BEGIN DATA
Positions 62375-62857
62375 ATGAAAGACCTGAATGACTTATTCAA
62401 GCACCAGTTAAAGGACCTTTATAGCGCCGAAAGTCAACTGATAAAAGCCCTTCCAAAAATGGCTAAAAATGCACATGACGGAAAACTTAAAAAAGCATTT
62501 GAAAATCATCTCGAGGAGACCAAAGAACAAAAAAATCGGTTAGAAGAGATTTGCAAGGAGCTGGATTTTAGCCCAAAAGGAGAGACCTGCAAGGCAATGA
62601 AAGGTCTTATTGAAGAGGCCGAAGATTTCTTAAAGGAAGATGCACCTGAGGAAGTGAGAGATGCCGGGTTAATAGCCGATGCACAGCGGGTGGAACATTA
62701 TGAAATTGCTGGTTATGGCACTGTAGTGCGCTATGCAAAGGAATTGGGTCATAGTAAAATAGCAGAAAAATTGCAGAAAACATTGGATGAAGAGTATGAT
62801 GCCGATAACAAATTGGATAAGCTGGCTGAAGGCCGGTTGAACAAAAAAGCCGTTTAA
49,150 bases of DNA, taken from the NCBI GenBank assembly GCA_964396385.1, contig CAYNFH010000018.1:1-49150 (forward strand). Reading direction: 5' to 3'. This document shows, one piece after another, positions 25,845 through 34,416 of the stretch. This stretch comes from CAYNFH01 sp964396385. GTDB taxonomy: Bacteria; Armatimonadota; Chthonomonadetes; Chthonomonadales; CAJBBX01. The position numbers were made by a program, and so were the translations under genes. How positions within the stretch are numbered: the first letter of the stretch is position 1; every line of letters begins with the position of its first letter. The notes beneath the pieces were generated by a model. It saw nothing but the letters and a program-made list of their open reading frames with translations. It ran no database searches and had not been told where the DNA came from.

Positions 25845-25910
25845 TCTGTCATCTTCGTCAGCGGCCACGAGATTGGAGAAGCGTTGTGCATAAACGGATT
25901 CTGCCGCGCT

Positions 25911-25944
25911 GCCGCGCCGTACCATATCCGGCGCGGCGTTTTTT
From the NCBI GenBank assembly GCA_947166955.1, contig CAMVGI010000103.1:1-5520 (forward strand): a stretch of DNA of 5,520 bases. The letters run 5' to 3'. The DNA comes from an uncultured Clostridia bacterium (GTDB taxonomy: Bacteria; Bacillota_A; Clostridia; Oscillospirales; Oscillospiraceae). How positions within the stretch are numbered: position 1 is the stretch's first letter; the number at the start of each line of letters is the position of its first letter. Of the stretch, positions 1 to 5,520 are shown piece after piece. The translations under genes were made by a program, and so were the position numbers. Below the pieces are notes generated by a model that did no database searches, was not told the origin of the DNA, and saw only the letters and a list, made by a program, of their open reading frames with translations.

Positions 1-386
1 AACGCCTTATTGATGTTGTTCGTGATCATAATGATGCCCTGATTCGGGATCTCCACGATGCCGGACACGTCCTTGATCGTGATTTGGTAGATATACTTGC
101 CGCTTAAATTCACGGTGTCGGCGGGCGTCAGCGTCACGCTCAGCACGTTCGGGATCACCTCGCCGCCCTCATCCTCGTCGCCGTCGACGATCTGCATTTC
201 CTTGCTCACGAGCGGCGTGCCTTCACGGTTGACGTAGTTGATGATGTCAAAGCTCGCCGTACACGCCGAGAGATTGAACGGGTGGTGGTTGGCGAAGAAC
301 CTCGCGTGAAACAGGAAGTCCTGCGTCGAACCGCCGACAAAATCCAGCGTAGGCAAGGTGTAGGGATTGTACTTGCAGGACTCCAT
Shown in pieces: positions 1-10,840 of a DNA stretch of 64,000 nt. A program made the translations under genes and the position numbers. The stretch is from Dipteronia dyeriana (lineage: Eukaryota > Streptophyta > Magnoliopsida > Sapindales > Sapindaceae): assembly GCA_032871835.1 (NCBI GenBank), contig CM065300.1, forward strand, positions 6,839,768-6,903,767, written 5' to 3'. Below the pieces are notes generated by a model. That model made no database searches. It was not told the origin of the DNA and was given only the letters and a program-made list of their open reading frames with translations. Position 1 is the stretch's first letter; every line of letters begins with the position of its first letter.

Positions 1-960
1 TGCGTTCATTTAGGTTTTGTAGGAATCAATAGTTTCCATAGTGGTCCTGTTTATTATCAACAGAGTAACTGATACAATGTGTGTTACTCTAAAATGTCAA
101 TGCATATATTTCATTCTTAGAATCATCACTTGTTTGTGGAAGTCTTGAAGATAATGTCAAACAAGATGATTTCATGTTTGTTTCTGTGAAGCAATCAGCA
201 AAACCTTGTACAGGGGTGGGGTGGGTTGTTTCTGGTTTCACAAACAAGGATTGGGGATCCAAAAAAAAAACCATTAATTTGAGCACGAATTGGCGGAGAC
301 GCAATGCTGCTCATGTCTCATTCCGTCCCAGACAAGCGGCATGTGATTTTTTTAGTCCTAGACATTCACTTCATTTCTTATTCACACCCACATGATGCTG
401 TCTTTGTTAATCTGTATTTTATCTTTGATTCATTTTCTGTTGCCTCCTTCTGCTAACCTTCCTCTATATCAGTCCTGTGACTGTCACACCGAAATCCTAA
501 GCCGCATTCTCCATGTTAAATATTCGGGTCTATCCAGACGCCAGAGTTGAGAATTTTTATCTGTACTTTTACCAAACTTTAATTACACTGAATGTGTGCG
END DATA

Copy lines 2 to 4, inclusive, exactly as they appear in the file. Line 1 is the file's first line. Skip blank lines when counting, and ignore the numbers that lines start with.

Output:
62375 ATGAAAGACCTGAATGACTTATTCAA
62401 GCACCAGTTAAAGGACCTTTATAGCGCCGAAAGTCAACTGATAAAAGCCCTTCCAAAAATGGCTAAAAATGCACATGACGGAAAACTTAAAAAAGCATTT
62501 GAAAATCATCTCGAGGAGACCAAAGAACAAAAAAATCGGTTAGAAGAGATTTGCAAGGAGCTGGATTTTAGCCCAAAAGGAGAGACCTGCAAGGCAATGA